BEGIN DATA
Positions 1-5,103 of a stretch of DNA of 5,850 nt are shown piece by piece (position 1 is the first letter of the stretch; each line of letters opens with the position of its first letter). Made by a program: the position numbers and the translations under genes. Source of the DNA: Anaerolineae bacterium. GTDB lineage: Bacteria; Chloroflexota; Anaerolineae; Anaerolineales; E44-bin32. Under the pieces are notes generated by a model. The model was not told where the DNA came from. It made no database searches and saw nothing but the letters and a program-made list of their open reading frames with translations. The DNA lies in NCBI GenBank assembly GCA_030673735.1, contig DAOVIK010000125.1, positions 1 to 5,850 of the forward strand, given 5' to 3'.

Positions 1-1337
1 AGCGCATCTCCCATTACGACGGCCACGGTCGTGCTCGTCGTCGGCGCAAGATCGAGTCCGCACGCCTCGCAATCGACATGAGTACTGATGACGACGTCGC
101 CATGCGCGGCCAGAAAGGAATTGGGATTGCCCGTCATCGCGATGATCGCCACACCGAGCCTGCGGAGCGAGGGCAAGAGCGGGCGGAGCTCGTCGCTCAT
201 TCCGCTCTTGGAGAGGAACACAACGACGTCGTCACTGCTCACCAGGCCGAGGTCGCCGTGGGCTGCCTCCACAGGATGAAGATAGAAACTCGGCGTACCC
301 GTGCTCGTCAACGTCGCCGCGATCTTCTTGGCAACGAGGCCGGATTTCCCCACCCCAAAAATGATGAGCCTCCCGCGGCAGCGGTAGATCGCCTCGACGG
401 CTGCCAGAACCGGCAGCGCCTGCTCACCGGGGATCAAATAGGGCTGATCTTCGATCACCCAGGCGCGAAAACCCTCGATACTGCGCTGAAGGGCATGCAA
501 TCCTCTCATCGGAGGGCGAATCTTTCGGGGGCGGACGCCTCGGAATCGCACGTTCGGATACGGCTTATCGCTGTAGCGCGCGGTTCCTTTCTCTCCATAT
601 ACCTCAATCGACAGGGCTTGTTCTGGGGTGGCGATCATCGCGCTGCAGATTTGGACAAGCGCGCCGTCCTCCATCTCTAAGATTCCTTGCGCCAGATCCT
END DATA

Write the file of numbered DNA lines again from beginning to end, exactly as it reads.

Positions 1-5,103 of a stretch of DNA of 5,850 nt are shown piece by piece (position 1 is the first letter of the stretch; each line of letters opens with the position of its first letter). Made by a program: the position numbers and the translations under genes. Source of the DNA: Anaerolineae bacterium. GTDB lineage: Bacteria; Chloroflexota; Anaerolineae; Anaerolineales; E44-bin32. Under the pieces are notes generated by a model. The model was not told where the DNA came from. It made no database searches and saw nothing but the letters and a program-made list of their open reading frames with translations. The DNA lies in NCBI GenBank assembly GCA_030673735.1, contig DAOVIK010000125.1, positions 1 to 5,850 of the forward strand, given 5' to 3'.

Positions 1-1337
1 AGCGCATCTCCCATTACGACGGCCACGGTCGTGCTCGTCGTCGGCGCAAGATCGAGTCCGCACGCCTCGCAATCGACATGAGTACTGATGACGACGTCGC
101 CATGCGCGGCCAGAAAGGAATTGGGATTGCCCGTCATCGCGATGATCGCCACACCGAGCCTGCGGAGCGAGGGCAAGAGCGGGCGGAGCTCGTCGCTCAT
201 TCCGCTCTTGGAGAGGAACACAACGACGTCGTCACTGCTCACCAGGCCGAGGTCGCCGTGGGCTGCCTCCACAGGATGAAGATAGAAACTCGGCGTACCC
301 GTGCTCGTCAACGTCGCCGCGATCTTCTTGGCAACGAGGCCGGATTTCCCCACCCCAAAAATGATGAGCCTCCCGCGGCAGCGGTAGATCGCCTCGACGG
401 CTGCCAGAACCGGCAGCGCCTGCTCACCGGGGATCAAATAGGGCTGATCTTCGATCACCCAGGCGCGAAAACCCTCGATACTGCGCTGAAGGGCATGCAA
501 TCCTCTCATCGGAGGGCGAATCTTTCGGGGGCGGACGCCTCGGAATCGCACGTTCGGATACGGCTTATCGCTGTAGCGCGCGGTTCCTTTCTCTCCATAT
601 ACCTCAATCGACAGGGCTTGTTCTGGGGTGGCGATCATCGCGCTGCAGATTTGGACAAGCGCGCCGTCCTCCATCTCTAAGATTCCTTGCGCCAGATCCT